Green Light at the End of the Tunnel: Learning from the Art of Living Well without Causing Harm to Our Planet and Ourselves by Anna Edey. Trailblazer Press, 2014.

Anna Edey’s latest book is a beautifully illustrated, autobiographical, self-published volume by one of our Island’s most impassioned environmental citizens.

A plea for caring for the planet in a more sustainable way, she asks the question: “How shall we live? In what ways can we live without continuing to ruin it all?” She lists degradation of our air, water, soil, forests and oceans all as a result of our unsustainable use of resources and the planet. And then offers a vision of living on Earth in ways that are low-cost, comfortable, locally based and sustainable. She imagines a world with little need for fossil fuels, that provides us with all the comforts and technologies we currently expect and enjoy, includes ways to grow fresh food locally and allows us to keep using cars without harm to our air, soil or water.

It is often a challenge for environmentalists to find the best way to convince people to live more sustainably. Many approaches to building a case for caring for the planet include predictions of a grim future overrun by climate change. This is often not an appealing reason to live differently. As was once said at a gathering of environmental nonprofits, “Martin Luther King said, I have a dream, not I have a nightmare.” Anna’s approach is an appeal to American sensibilities: it is cheaper to live efficiently and you can do so while continuing to enjoy the comforts you are accustomed to.

Anna grew up in Sweden, and moved to the United States in 1957 and to the Vineyard in the early 1970s. As an adult, she was self-educated, and used her Vineyard home as a laboratory to develop and refine her ideas. Many remember her as the first one to grow salad greens year-round that she made available to the Island community.

Her book traces her own educational path from wastewater management, heating, food production and electricity to transportation. It is encyclopedic in nature and is not easy to digest in its entirety at any one time. Instead, it might serve as a reference book that you consult when you want to think about one of these topics and see what you might do. Each section includes her in-depth analysis as to why the status quo is detrimental and her ideas, complete with her own carefully drawn illustrations, as to how to better solve the problem and the benefits of doing so. This makes the book unique.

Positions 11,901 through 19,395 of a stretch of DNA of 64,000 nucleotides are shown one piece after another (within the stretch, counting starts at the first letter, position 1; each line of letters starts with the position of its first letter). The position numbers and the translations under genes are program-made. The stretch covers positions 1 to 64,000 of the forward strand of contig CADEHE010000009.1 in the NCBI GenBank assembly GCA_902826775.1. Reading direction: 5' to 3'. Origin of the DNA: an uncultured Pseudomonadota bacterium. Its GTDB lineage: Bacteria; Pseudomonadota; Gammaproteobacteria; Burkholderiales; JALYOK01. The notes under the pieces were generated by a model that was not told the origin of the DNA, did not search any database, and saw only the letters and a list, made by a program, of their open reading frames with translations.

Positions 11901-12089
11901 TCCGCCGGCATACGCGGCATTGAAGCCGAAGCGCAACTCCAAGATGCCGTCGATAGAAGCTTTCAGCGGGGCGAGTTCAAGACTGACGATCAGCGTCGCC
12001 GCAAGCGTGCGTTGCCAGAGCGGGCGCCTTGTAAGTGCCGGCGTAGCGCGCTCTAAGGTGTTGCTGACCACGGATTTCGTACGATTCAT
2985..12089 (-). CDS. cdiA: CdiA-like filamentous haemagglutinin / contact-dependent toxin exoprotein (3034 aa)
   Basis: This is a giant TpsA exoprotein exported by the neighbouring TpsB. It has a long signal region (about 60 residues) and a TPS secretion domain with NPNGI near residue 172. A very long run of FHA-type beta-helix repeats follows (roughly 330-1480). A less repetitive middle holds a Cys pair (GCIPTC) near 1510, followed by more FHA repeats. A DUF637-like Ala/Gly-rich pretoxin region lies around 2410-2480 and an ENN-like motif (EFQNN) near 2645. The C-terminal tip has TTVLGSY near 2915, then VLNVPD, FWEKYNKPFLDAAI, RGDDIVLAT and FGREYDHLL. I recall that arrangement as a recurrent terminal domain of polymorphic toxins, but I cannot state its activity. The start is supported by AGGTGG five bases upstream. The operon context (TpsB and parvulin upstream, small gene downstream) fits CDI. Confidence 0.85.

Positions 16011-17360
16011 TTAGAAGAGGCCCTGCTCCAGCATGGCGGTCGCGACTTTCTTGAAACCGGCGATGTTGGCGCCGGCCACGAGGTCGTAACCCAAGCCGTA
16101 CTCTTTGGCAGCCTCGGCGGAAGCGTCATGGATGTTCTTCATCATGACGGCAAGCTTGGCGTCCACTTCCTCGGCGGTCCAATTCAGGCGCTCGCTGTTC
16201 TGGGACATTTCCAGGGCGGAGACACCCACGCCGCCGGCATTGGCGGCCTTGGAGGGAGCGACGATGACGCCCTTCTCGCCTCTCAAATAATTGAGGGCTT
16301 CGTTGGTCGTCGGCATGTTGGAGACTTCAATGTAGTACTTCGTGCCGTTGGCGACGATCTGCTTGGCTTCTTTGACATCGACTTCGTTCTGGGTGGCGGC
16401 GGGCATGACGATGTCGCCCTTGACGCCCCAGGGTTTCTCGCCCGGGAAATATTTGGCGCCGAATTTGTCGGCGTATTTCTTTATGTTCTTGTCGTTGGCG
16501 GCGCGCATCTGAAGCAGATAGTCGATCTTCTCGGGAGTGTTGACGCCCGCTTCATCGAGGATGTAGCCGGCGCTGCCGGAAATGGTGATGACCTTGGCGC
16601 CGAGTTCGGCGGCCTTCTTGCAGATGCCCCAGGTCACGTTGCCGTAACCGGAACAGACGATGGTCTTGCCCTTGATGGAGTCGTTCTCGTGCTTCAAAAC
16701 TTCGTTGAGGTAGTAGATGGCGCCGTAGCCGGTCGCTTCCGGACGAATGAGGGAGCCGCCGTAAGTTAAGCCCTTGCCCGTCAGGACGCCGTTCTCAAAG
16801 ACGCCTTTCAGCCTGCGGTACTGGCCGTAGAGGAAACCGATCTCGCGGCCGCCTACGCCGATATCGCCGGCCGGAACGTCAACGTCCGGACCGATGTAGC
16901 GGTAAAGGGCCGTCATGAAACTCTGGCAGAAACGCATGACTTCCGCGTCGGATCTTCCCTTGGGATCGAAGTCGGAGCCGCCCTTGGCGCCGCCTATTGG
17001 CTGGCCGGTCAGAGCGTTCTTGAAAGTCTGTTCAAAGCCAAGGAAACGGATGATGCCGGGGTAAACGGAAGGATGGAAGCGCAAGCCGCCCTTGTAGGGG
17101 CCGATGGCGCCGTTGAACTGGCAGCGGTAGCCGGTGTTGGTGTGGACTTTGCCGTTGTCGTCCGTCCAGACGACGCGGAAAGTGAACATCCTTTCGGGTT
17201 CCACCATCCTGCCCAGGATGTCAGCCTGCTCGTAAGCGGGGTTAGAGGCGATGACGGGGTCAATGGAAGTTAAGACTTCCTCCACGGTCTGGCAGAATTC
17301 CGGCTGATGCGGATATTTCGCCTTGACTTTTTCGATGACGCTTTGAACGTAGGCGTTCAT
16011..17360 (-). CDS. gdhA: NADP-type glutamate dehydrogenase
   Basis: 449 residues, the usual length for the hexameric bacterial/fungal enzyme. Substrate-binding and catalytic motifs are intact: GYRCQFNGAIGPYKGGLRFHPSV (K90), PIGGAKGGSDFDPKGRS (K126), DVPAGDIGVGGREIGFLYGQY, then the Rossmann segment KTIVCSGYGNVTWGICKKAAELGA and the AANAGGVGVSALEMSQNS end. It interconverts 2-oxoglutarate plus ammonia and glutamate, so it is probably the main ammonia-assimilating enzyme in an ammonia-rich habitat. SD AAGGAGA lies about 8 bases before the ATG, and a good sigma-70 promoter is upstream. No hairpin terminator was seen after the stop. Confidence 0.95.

You might consult the book for ideas about composting toilets and graywater systems; designs for houses that include both living space, and, space for year-round food production; ways to construct greenhouses to grow vegetables — and chickens — in a sustainably heated environment year-round; or ideas as to how to provide for your own heat, electrical and transportation needs using sustainable methods.

Many of the ideas are described as simple, but require a dexterity with materials, and equipment to be successful. If you are such a person, you might use her book, with its many illustrations and photographs, to duplicate her ideas using the low-cost methods and materials she suggests.

A second approach might be to instead be inspired by her words about the planet and use a more conventional approach to achieve similar results. A number of years ago, I had a client who was inspired by Anna’s greenhouse/living space combination and wanted to duplicate it for herself. It was difficult to find the materials Anna had used and the use of many pumps, fans, and underslab heat storage impractical for a variety of reasons. We were, however, able to build off her inspiring vision to create a greenhouse/study using current technologies that provides heat in the winter for the study and ample sun and growing space for the plants my client wanted to grow.

Or, as an architect or homeowner who is involved in the building of a new house, you might read portions of the book to raise your awareness about the state of the planet and be inspired to build a house that is a near-zero energy house, using today’s knowledge and technologies to do so.

Finally, you might delve into the book at different times, depending on your interest, to embark on specific projects. Having been disappointed a number of times of late in the freshness of kale at the supermarket, I am now interested in growing kale for myself year-round. Ana’s greenhouse designs and elaboration of the considerations needed to grow vegetables successfully, can give me a starting point from which to design and build something, that allows me to grow my own kale.

The book is very dense and can be overwhelming. Anna’s passion for finding ever greater ways to help the Earth are too far-fetched at times. For example, her idea of using polar fleece for bed linens, outfits and warmth to decrease heating bills might seem too extreme and a turn-off to many. But insulating one’s house, being sure it is tight, and using a heat pump powered by solar electricity to reduce one’s heating load might be inspired by her words but accomplished in a way more in keeping with the lifestyles of today’s homeowners.

Similarly, her book is filled with calculations that she often follows by the abbreviation AMC (according to my calculations) which she challenges us to verify.

But it is not essential to appreciating the value of her knowledge and passion that the numbers be verified. I find myself more interested in learning from her successes and using them to further expand my own contribution to the health of the planet. I urge you to do the same.

Kate Warner is a West Tisbury architect.